One day, a few years ago, Chris McAleenan, gripped by hunger, was burrowing though a phonebook for a pizza shop that delivered. Suddenly, McAleenan, then a Williams College student, thought, “This is kind of silly; someone should take this to the next level and make a way for pizza to be ordered on-line.” Thus, the idea for SimpleDine.com was born.
First originated in 2003 on the Michigan State University campus, SimpleDine.com allows students to place orders with local restaurants through the Internet and have the food delivered directly to them. “We (McAleenan and his business partner, John Dodge) raised money from friends and family and just went to work,” McAleenan recalls.
When more than 10.5 million of Americans are self-employed, according to the U.S. Small Business Administration, stories such as McAleenan’s are becoming more and more common. Yet, what is not uncommon is the need for initial funding, which can sometimes cripple a young entrepreneur’s dreams.
“We were looking for different capital sources,” McAleenan says. “Then we came across a company that told us about Grand Angels.”
A Devine Alternative
Grand Angels, located in the Grand Rapids region in Michigan, is one of the many Angel organizations throughout the country. As a team of investors, the group works to source, invest and nurture young companies in the west Michigan region, according to Patrick Gaughan, member of the board of directors and a co-founder of another Angels network in West Michigan.
The Grand Angels are members of the Angel Capital Alliance, an organization started by the Ewing Marion Kauffman Foundation in Kansas City, Mo. Currently, every state has at least one local Angels organization.
“For an entrepreneur, raising capital is a very difficult undertaking, so they turn over every rock they can find to locate friendly capital like that supplied by the Grand Angels,” Gaughan explains.
Grand Angels boasts a total of 40 selectively-exclusive members, all of who had to pass the SEC guidelines for being accredited investors—they have to have an individual worth of more than $1 million.
Overall, there are more than 400,000 such active Angel members across the nation, according to the Grand Angels website.
Serving a Greater Purpose
To aid entrepreneurs in need, Grand Angels assembles a smorgasbord of investors diverse enough to minimize any possible risk and maximize return on capital. However, that is not the only way this organization spreads the wealth. Its actions trickle down benefits to the entire Grand Rapids community. By providing capital to start-up businesses within a region, Angels organizations boosts the local economy while making sure that fresh entrepreneurs stay and grow in the area, instead of taking their ideas somewhere else, Gaughan said.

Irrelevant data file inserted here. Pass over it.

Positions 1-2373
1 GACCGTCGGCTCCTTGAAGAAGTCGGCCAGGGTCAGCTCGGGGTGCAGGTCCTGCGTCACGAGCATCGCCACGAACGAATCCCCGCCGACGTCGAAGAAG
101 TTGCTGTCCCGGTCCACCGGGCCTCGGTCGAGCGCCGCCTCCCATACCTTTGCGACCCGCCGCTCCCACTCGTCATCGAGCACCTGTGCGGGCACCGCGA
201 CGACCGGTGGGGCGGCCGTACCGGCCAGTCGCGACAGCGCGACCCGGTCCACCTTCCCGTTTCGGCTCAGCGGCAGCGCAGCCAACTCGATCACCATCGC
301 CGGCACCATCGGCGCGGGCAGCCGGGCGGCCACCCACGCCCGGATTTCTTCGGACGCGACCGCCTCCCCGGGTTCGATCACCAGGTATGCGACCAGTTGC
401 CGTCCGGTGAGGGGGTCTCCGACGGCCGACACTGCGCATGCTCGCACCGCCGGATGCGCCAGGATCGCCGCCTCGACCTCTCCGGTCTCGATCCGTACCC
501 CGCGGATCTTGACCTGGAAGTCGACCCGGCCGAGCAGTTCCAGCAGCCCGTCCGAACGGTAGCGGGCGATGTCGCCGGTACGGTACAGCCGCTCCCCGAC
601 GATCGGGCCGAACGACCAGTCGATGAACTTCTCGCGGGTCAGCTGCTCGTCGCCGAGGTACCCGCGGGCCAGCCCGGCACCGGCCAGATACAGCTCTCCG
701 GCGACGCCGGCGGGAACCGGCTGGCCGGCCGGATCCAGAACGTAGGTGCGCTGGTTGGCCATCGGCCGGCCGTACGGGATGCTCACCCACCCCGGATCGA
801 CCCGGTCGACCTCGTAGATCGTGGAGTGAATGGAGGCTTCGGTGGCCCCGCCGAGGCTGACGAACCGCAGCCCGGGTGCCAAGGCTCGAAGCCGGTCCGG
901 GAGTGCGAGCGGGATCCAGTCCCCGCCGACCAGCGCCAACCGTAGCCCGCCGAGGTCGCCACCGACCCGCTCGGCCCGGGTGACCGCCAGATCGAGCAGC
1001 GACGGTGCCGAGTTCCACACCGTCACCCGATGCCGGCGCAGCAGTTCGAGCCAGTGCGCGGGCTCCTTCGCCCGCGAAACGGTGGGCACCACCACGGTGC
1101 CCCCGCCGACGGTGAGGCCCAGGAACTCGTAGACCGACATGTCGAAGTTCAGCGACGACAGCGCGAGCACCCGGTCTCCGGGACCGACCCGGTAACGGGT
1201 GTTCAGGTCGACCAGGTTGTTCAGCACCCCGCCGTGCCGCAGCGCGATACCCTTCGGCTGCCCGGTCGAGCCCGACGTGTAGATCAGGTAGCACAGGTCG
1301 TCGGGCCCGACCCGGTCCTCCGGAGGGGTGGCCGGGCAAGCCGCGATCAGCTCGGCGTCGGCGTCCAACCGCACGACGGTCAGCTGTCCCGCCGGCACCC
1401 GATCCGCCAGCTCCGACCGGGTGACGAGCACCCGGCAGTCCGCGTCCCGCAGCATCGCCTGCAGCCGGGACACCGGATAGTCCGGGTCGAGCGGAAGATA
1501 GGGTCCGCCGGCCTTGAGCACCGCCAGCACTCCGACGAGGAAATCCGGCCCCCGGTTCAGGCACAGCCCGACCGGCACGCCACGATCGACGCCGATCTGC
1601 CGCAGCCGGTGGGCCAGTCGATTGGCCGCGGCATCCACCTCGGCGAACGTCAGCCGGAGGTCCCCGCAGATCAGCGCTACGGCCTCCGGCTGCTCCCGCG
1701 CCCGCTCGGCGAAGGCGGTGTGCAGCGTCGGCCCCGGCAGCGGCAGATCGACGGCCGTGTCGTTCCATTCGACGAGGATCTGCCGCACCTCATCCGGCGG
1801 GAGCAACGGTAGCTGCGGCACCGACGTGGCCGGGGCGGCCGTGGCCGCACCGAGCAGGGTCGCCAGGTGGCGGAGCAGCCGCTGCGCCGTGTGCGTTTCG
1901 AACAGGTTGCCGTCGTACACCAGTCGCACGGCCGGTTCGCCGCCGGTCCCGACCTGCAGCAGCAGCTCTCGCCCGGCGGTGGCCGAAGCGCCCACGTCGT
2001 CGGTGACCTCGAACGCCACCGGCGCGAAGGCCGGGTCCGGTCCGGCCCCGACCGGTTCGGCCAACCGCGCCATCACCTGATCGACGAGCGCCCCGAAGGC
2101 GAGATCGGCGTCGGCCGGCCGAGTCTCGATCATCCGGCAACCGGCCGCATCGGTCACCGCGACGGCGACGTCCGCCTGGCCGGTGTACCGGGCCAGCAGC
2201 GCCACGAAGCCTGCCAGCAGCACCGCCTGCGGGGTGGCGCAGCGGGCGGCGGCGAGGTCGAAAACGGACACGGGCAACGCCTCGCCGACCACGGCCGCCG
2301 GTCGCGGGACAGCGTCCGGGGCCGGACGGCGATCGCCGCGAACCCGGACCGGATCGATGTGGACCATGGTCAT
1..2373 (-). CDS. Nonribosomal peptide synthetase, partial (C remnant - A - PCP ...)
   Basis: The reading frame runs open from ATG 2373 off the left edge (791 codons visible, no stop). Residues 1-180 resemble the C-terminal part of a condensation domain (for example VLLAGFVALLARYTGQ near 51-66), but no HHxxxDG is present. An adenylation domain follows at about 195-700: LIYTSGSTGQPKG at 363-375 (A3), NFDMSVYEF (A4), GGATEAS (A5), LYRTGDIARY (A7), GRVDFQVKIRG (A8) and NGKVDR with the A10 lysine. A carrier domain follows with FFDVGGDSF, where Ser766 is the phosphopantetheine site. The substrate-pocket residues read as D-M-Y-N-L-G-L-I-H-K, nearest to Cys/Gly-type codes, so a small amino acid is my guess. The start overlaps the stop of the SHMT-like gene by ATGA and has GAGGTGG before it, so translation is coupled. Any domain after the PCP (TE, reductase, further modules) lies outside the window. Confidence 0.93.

“They’ve helped in number of ways,” McAleenan says. “One is financially, but Grand Angels also sit on our board and we meet with them. They provided networking connections and continue to provide feedback and support that goes far beyond just financials.”
Who is Good Enough?
“We went through a pretty long process with Grand Angels,” recalls McAleenan. “We presented business plans and had discussions and eventually, they funded us.” The lengthy selection is not uncommon with Angels organizations.
“It could take several years to have a fully diversified portfolio of investments necessary to share the risk of early stage investing over enough management teams and market sectors,” Gaughan explains.
Just like their selection process for the investors, the search for entrepreneurs is just as discerning. Because the Angels organizations are all locally-based, they tend to provide support to entrepreneurs in their area. In addition, to be considered for financial support, the vying company must score well in 10 areas, including strong management, a strong market for the company’s products or services, a proven revenue model as well as projected cash flow.
“Generally companies and entrepreneurs seeking capital find us,” Gaughan explained. “We have a website and many lawyers and bankers in town know of our organization, and when they hear of an opportunity requiring capital and guidance our Grand Angel organization will get a call.”
A complete state-by-state list of Angel groups can be found at gaebler.com/angel-investor-networks.html, where links are available to download applications for investor funding from various local Angels.
“We didn’t have 20 years of business experience that many Angels bring to the table,” McAleenan says. “I’d love to become an Angel investor if I reach that level of success someday—it would be a great way to give back.”
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